Boil three pounds of honey in a gallon of water for a quarter of an hour; then pour it on the Hour in the trough; mix them together well, until the flour will imbibe no move liquid; when a little cooled, add three ounces of potash, infused the night before in half a pint of milk, knead the whole well, putting to it some pounded anise. Roll out the paste, and with paste-cutters of various forms, cul it into little figures, lay them on a well-oiled tin, and bake them; when done, wash them over with milk. With this paste spiced nuts are made; when formed, lay them on tins, and leave in a warm place for two or three days before they are baked.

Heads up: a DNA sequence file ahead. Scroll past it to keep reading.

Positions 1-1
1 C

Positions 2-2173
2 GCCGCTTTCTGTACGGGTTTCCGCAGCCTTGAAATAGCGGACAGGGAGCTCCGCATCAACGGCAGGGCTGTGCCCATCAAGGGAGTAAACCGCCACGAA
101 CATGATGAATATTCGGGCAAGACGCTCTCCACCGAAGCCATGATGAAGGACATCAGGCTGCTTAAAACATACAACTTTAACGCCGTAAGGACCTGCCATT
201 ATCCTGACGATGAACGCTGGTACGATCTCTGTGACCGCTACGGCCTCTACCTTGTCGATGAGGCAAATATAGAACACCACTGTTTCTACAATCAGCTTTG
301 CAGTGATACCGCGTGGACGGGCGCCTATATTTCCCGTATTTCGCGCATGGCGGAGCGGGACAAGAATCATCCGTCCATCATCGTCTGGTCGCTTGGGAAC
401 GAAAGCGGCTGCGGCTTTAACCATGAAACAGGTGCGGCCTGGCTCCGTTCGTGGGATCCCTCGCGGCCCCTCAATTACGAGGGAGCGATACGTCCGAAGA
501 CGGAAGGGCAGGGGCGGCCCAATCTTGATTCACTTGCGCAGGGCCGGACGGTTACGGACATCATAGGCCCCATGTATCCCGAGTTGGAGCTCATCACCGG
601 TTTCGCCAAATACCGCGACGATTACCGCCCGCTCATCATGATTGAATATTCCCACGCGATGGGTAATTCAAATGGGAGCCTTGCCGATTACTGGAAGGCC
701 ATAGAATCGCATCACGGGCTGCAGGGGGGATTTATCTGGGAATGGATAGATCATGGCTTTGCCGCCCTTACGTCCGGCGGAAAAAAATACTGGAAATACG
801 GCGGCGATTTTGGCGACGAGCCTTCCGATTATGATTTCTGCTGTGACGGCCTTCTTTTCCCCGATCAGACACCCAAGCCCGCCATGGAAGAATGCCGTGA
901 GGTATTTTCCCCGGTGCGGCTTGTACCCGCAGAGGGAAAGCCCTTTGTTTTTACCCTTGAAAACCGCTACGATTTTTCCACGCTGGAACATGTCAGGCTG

The evening before you wish to make your spiced bread, dissolve three ounces of white potash in half a pint of milk, and set it aside. The next morning put a considerable quantity of sifted flour into a trough make a hole in the heap, into which pour six pounds of clarified honey; whilst boiling, stir it well with a strong spatula, until the honey reduced to a firm paste, will imbibe no more flour, then spread it all over the bottom of the trough, and leave it for about ten or fifteen minutes; at the end of that time, if the paste be sufficiently cool for you to bear your hand on it, rub its surface with the infusion of potash; then let a strong person knead it. in the same manner as the bakers knead bread. Have ready a number of different-sized moulds of pear tree wood, on which are cut (pretty deep) octagons of various dimensions; then cut your paste into as many pieces as you have moulds, in the following proportions: - for the mould containing a pound, take eighteen ounces of paste; for a half pound, fourteen ounces; a quarter of a pound seven ounces of paste, and so on; knead each piece separately on the slab, rub them with flour to prevent their adhering, and then put them into the respective moulds; press it down tight; in a minute or two turn them over, place them on a tin plate (previously rubbed with olive oil), and with a soft brush take oft' what flour may remain on the surface of the spiced bread, and bake them in a moderate oven. Whilst they are baking, dissolve some isinglass in a sufficient quantity of beer, with which, by means of a hair pencil, wash the outside of the spiced bread as soon as it is done; and then, while it is moist and warm, decorate it with blanched almonds, candied lemon and orange peel, cut into dice. You may, if you think proper, cut these sort of sweet meats into very small pieces, and knead them into your paste at first. When they are nearly cold, separate the pieces with a knife.